I’m going to preface this post by apologizing: I know I’ve written about this subject many times before, and recently, but I feel compelled to write at least once more; hence, this post. I promise I’ll try to curb any urges to write similar posts in the future.
A week or so ago, the NY Times Book Review published another “adults read YA too” article. These types of articles seem to pop up every few months ago. They all, mostly, hover around the same ideas: that books marketed or published for “young adults” (roughly for kids and teens aged 12-18) have a large number of adult fans. The article author usually expresses surprise, then interviews a few YA-loving adults to try to understand this “phenomenon.” In a lot of these articles, there is also a defense of YA literature, a recitation of evidence to show doubters that YA literature is not necessarily “immature” and can be as engaging and well-written as anything else.
Inevitably, there are also blog posts responding to these articles. It’s obviously an issue that attracts a lot of attention online, partly because YA bloggers make up a large subsection of the lit-o-sphere. So why am I joining the ranks of people responding to these articles and the NY Times one in particular? Because these kinds of articles, while often informative and maybe even entertaining, annoy the frak out of me.
Why does it matter? Why do adults readers of YA books come across to the rest of the world as anomalies or oddities to be stared at? Why should adult YA fans (or any readers for that matter) have to “defend” their reading choices? When did reading become a battleground between “right” and “wrong” genres?
I’ve said it before and lord knows I’ll say it again: what you read isn’t the important thing; it’s that you read at all.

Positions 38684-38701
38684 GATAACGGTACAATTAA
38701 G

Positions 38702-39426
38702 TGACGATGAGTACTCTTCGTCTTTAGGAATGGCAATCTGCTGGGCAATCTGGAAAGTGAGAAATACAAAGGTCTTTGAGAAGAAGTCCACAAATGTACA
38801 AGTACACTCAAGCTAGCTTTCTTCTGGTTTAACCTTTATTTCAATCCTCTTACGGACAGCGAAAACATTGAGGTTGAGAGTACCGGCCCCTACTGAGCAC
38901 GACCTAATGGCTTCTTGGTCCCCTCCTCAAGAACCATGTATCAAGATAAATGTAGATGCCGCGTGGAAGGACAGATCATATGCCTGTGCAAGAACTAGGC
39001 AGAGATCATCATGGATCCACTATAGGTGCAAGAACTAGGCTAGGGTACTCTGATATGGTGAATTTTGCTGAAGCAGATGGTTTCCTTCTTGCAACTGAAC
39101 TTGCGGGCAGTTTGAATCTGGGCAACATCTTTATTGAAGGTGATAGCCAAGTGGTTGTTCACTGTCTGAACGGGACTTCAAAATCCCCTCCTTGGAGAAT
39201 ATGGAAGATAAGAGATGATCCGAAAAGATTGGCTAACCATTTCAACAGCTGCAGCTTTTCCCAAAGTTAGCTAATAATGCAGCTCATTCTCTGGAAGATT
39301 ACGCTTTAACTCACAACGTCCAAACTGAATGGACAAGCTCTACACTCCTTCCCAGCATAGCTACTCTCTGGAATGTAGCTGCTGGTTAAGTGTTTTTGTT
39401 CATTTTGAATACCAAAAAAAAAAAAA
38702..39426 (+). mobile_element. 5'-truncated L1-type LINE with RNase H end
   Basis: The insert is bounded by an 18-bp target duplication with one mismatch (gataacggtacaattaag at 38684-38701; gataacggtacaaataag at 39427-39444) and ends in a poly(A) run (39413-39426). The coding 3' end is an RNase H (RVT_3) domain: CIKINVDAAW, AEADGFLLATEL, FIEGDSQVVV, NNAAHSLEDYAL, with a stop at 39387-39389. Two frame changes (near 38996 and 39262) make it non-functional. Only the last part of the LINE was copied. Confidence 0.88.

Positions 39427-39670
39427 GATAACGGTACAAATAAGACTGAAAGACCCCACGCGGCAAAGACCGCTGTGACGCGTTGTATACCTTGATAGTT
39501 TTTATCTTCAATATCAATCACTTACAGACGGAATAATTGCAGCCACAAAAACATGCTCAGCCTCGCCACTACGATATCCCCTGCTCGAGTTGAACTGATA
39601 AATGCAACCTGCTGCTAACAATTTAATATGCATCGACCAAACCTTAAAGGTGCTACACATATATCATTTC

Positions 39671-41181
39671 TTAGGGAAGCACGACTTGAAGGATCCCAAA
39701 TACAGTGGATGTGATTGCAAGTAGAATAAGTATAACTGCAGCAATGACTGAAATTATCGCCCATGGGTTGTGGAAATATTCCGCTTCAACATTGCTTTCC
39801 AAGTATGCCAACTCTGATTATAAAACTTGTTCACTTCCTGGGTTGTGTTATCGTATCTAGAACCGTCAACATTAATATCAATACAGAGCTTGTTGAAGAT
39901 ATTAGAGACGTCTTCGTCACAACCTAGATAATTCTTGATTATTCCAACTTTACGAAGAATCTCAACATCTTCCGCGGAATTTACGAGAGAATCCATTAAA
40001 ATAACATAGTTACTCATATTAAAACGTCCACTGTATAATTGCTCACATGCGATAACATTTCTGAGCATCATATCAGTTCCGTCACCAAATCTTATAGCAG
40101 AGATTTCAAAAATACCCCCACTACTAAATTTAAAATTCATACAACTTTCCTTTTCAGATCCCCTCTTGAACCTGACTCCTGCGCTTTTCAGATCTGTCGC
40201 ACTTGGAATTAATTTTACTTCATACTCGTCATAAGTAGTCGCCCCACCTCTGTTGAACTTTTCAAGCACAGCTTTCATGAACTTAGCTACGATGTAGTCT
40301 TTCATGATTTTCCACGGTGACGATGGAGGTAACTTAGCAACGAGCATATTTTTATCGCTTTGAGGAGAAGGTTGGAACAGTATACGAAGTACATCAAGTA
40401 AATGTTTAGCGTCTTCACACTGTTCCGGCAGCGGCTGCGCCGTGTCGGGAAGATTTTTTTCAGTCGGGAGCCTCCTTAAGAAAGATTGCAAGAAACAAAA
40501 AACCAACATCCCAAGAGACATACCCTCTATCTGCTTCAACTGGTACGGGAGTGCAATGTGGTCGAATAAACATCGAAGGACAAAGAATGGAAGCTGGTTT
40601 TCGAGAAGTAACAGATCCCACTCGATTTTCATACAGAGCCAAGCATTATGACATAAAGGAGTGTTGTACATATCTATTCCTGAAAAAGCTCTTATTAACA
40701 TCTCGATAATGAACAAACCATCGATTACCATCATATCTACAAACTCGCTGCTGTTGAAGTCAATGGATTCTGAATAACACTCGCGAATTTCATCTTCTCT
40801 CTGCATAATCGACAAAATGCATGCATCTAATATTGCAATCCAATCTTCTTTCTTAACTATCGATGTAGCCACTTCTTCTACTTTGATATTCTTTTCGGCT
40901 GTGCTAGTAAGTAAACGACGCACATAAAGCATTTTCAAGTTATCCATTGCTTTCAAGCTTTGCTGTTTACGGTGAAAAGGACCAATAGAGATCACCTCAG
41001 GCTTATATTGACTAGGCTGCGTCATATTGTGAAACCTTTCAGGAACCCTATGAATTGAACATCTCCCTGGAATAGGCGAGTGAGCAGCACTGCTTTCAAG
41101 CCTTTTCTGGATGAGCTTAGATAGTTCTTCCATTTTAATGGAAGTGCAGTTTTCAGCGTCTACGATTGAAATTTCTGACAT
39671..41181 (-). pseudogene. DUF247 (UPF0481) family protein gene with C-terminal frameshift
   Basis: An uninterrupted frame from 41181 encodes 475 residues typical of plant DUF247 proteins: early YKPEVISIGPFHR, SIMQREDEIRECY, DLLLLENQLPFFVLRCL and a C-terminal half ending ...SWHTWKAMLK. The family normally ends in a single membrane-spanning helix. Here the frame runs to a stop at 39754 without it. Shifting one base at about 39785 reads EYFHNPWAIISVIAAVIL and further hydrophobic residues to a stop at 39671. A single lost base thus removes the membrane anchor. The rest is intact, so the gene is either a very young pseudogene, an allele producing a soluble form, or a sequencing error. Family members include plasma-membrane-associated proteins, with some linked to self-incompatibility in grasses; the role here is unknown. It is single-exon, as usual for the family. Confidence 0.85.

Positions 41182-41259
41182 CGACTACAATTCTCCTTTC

The 2003 National Assessment of Adult Literacy found that only 32% of adults read on a daily basis and 38% reported reading less than once a week or never. The NAAL discovered that the percentage of adults who read regularly had steadily declined over the course of 10-15 years. Meanwhile, the NEA’s 2007 “To Read or Not to Read” report had even more sobering statistics: reading for pleasure begins to drop off significantly in middle school and continues to drop every year from there. Reading ability and regular reading habits among college graduates have also declined. For most people, books are out, TV consumption is in.
People who read regularly – at any age – are more likely to have increased academic and economic success and positive personal and social behaviors. So why are we getting so fixated on the details – on what we read, for example – when the research suggests that reading itself, whatever genre that happens to be, is the most important part?
We live in a world where technologies are constantly advancing and evolving and where industry types predict the fall of publishing and the death of the paper book almost every day. We should be rejoicing in the fact that intelligent adults have found books they love and are setting good examples for younger generations to follow, instead of getting caught up in commenting, over and over again, on the YA aspect. We don’t see article after article commenting on the reading habits of Nicholas Sparks or Dan Brown fans (and really, if we’re going to question anyone’s taste, it should be theirs). The NY Times doesn’t question the reading motives of adult romance or science-fiction fans. So why are we so hung up on YA?
In a blog response to the NY Times article, Liz B. at the Tea Cozy blog (hosted by School Library Journal) summed up, why YA appeals to her:
“I know life sucks and is full of disappointments and compromises, I don’t need that in my books, and I don’t need to be lectured about it in books, thankyouverymuch. But I also know life can be wonderful, with opportunity, luck, chances and happiness, and YA gives that to me.”
It’s a perfect response and one that resonates with me personally. But I think I’m giving up trying to defend what I read and why. I’m tired of it and, in my mind, it’s not what’s important.
In 1906, Evelyn Beatrice Hall paraphrased French philosopher Voltaire by saying: “I disapprove of what you say, but I will defend to the death your right to say it.” I think the same sentiment can apply to reading. You may not like, prefer or even understand my reading choices and habits. That’s okay. You can read what you like, I’ll read what I like and let’s both just be glad that we’re reading at all.
[Photo Credit: Getty Images]